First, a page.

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Insight, analysis and expert debate as key policy makers are challenged on the latest news stories.
Thursday 31 October
With John Humphrys and Sarah Montague.
HighlightsListen to clips from this morning's programme below:
PapersHere's a round-up of this morning's newspaper headlines:
Today's running order
Subject to change
Business news with Simon Jack including Otilia Dhand, Vice President of Teneo Intelligence, on news that Slovenia may become the next eurozone country in need of a bailout. Richard Hunter, Head of Equities at Hargreaves Lansdown, assesses the markets; and the BBC's chief economics correspondent Hugh Pym reports from Italy on the latest European unemployment figures.
For the first time in our history cameras will be allowed to broadcast proceedings in the Court of Appeal. Shailesh Vara, Parliamentary Under Secretary of State at the Ministry of Justice, talks about the impact of the new legislation.
The World Health Organisation has confirmed there are at least 10 cases of polio in Syria. Elizabeth Hoff, head of the World Health Organisation, explains the reasons for the first outbreak of the disease in the country in 14 years.
Business news with Simon Jack, including discussion with Anna Walker, chair of the Office of Rail Regulation, about the prospects for the UK's rail network over the next five years.
A delegation from the European Parliament is in Washington seeking an explanation for the National Security Agency's surveillance of European citizens. The BBC's North America editor Mark Mardell analyses how the spying row is seen by Americans themselves.
A report seen by the Today programme exposes the inequality in arts funding between the regions. The BBC's arts editor Will Gompertz hears from Adrian Vinken, Chief Executive of the Theatre Royal Plymouth and Sir Peter Bazalgette, Chair of Arts Council England.
The paper review.
The annual list of Twitter's most influential Britons has been published. Following pop stars and the Prime Minister, Piers Morgan comes in in seventh place. He talks about the influence of Twitter.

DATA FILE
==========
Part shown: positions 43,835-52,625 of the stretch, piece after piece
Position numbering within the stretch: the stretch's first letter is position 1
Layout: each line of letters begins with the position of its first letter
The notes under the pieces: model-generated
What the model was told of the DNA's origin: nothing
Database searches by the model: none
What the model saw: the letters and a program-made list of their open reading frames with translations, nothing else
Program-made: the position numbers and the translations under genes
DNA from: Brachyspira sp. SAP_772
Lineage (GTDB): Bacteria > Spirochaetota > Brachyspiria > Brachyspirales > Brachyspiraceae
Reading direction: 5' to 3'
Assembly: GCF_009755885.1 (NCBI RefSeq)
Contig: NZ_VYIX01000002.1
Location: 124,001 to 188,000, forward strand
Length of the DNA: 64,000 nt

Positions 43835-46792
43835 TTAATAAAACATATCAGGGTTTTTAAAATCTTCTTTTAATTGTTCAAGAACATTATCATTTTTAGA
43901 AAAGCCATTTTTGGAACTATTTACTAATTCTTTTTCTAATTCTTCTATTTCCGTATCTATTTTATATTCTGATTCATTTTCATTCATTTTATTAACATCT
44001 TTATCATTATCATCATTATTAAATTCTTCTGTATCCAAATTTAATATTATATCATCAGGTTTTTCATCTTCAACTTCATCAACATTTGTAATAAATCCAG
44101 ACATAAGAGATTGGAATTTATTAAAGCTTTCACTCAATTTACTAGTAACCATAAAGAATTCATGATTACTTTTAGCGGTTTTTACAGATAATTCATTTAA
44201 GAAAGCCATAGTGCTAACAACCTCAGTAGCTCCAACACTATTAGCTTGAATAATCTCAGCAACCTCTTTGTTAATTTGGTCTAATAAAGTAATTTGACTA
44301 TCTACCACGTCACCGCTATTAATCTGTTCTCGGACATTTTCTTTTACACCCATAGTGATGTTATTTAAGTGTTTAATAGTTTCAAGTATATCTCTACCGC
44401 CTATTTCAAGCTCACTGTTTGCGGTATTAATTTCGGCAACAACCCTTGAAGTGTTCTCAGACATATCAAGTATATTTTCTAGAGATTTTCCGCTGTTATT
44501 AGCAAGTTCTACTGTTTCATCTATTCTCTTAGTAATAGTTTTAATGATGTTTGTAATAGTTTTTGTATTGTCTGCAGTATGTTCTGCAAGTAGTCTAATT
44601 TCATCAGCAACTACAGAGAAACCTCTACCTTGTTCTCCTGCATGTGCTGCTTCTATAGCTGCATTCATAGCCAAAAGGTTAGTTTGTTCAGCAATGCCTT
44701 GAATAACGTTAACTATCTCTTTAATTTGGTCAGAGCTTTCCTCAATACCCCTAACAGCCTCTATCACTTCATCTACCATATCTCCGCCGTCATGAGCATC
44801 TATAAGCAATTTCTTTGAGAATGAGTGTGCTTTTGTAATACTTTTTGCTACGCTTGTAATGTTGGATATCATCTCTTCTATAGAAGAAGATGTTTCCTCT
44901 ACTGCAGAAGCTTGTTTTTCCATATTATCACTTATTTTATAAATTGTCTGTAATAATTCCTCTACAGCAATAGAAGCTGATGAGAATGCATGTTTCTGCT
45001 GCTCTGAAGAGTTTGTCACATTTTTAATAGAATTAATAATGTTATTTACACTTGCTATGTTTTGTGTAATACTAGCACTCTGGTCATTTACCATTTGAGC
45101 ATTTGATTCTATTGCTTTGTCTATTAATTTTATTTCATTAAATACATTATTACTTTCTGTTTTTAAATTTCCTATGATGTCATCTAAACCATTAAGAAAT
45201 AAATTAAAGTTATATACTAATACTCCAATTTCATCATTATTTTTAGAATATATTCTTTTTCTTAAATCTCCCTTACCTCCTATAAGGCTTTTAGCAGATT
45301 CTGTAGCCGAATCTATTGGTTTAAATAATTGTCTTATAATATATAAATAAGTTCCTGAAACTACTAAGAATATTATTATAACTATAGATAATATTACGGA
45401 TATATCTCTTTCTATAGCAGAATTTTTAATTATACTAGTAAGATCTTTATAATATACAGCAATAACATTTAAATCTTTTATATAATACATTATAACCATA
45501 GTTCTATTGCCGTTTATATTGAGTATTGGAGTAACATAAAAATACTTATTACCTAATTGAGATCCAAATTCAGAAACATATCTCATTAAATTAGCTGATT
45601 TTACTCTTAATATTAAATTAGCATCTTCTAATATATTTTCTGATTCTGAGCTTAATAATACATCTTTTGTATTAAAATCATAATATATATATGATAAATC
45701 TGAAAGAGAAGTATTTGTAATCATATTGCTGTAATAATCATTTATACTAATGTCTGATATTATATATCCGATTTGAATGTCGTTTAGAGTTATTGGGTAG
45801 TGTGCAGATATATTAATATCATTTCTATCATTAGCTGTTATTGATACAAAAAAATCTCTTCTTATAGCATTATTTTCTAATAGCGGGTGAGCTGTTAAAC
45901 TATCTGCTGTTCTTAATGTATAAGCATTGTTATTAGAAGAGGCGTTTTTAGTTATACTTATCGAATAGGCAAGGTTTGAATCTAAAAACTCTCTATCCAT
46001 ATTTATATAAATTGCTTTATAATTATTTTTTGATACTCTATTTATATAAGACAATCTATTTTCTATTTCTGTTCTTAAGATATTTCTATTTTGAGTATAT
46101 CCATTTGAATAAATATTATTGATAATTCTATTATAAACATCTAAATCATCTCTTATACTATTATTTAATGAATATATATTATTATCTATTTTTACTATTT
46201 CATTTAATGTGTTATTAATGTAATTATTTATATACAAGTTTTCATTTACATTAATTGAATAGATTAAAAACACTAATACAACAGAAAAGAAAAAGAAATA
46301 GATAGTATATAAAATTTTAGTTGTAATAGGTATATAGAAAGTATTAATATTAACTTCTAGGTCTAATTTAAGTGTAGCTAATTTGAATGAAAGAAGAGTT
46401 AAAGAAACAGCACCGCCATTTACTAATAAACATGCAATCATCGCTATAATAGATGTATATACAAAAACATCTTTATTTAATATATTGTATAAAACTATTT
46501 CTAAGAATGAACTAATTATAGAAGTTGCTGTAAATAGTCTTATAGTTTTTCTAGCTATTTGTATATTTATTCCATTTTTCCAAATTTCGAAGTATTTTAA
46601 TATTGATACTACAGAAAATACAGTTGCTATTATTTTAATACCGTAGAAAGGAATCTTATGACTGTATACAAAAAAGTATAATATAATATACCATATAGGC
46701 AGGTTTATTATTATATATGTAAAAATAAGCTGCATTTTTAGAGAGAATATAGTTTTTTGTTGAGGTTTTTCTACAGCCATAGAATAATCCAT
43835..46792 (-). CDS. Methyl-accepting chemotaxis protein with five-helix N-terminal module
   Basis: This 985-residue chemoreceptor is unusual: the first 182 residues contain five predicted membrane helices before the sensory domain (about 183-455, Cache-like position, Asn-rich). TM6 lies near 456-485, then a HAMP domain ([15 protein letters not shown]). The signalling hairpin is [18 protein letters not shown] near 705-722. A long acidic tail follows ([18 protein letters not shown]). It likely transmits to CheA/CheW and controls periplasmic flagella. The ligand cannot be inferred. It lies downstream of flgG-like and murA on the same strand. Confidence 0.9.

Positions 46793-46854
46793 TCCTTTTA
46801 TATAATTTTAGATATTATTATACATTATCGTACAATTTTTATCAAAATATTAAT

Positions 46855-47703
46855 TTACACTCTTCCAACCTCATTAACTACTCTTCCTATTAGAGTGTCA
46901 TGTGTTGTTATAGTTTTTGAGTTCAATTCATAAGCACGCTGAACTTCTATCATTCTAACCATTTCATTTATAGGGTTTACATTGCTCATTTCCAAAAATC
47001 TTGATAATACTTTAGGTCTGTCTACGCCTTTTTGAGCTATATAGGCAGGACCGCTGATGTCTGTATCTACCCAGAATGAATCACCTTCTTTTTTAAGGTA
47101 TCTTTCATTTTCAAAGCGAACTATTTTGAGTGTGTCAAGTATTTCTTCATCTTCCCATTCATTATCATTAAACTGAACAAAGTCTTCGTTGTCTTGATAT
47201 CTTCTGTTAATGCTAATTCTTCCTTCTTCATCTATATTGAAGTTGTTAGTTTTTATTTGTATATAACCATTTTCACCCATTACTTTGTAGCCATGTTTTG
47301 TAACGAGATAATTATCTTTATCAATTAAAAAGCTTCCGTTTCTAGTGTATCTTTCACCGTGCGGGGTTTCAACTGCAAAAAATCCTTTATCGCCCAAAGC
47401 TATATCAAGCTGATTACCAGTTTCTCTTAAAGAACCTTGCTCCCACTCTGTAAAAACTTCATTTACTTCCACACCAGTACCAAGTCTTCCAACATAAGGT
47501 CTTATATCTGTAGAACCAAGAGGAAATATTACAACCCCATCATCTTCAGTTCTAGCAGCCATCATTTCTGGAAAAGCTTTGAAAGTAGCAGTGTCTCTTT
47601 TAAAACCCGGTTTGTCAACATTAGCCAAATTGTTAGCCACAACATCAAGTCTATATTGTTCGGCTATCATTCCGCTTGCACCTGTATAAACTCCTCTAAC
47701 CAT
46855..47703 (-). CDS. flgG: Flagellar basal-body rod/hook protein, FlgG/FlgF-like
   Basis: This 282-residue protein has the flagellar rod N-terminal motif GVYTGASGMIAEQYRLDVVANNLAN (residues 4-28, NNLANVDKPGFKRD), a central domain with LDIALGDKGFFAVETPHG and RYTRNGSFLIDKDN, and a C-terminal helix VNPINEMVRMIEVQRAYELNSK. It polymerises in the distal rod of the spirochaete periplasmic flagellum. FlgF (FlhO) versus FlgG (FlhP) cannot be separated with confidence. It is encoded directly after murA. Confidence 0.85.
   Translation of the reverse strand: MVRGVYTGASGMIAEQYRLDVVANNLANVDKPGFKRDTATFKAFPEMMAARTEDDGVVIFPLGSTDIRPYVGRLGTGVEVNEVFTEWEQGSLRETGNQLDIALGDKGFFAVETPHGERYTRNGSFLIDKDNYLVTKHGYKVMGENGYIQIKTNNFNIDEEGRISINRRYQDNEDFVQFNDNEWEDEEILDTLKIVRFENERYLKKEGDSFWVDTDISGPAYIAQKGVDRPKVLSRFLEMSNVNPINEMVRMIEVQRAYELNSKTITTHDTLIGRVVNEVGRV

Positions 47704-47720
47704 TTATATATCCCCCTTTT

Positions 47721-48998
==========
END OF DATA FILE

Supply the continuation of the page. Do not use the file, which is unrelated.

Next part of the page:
Thought for the Day with John Bell of the Iona Community.
The Energy Secretary Ed Davey will be making his annual statement to the Commons later. He speaks to the Today programme about a proposed annual review of competition and prices among 'big six' energy companies, and the controversy surrounding green taxes.
The United Nations has confirmed the first outbreak of polio in Syria for 14 years, claiming babies and toddlers as its main victims. David Miliband, President of the International Rescue Committee, explains the response to the outbreak.
A group of MEPs will conclude their visit to Washington to get answers about NSA surveillance of European citizens later. Axel Voss, member of the CDU and German MEP for the European People's Party group, is part of the delegation.
It is 40 years to the day since the seminal historical TV series 'The World At War' was first broadcast, narrated by Laurence Olivier. Director David Elstein recalls the making of the programme, and Joanna Bourke, professor of history at Birkbeck, analyses its impact.
A new Royal Charter governing the regulation of the press has been granted, establishing a body to oversee a new regulator set up by the industry. Author Joan Smith gives the reaction of Hacked Off, an organisation representing victims of phone hacking.
Business news with Simon Jack, who is joined by Gavin Patterson, chief executive of BT Group PLC, to discuss their latest results.
As Greece faces an economic crisis, it is also struggling to cope with an increase in the number of immigrants and refugees from war-torn and poverty-stricken areas. BBC Athens correspondent Mark Lowen explains the impact on the country.
For the first time in our history cameras will be allowed to broadcast proceedings in the Court of Appeal. Court artist Julia Quenzler discusses what goes on in court, and how the new legislation will affect her profession.